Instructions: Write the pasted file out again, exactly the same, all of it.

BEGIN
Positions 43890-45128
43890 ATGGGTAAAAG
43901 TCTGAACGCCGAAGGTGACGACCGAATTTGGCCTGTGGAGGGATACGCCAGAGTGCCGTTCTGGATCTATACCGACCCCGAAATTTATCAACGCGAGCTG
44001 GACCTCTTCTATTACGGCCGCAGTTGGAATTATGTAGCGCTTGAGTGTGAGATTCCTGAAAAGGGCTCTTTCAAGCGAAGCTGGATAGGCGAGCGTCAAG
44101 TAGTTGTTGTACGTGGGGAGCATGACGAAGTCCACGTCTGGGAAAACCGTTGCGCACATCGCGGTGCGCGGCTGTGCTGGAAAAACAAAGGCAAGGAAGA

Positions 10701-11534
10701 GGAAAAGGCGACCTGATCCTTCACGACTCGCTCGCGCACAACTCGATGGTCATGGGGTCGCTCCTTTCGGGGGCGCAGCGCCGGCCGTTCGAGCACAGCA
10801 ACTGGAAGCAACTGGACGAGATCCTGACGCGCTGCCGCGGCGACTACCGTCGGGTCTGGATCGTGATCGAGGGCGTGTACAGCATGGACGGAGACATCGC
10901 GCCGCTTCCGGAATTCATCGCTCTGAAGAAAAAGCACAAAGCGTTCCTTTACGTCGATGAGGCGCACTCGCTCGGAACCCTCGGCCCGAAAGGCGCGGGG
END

Positions 43890-45128
43890 ATGGGTAAAAG
43901 TCTGAACGCCGAAGGTGACGACCGAATTTGGCCTGTGGAGGGATACGCCAGAGTGCCGTTCTGGATCTATACCGACCCCGAAATTTATCAACGCGAGCTG
44001 GACCTCTTCTATTACGGCCGCAGTTGGAATTATGTAGCGCTTGAGTGTGAGATTCCTGAAAAGGGCTCTTTCAAGCGAAGCTGGATAGGCGAGCGTCAAG
44101 TAGTTGTTGTACGTGGGGAGCATGACGAAGTCCACGTCTGGGAAAACCGTTGCGCACATCGCGGTGCGCGGCTGTGCTGGAAAAACAAAGGCAAGGAAGA

Positions 10701-11534
10701 GGAAAAGGCGACCTGATCCTTCACGACTCGCTCGCGCACAACTCGATGGTCATGGGGTCGCTCCTTTCGGGGGCGCAGCGCCGGCCGTTCGAGCACAGCA
10801 ACTGGAAGCAACTGGACGAGATCCTGACGCGCTGCCGCGGCGACTACCGTCGGGTCTGGATCGTGATCGAGGGCGTGTACAGCATGGACGGAGACATCGC
10901 GCCGCTTCCGGAATTCATCGCTCTGAAGAAAAAGCACAAAGCGTTCCTTTACGTCGATGAGGCGCACTCGCTCGGAACCCTCGGCCCGAAAGGCGCGGGG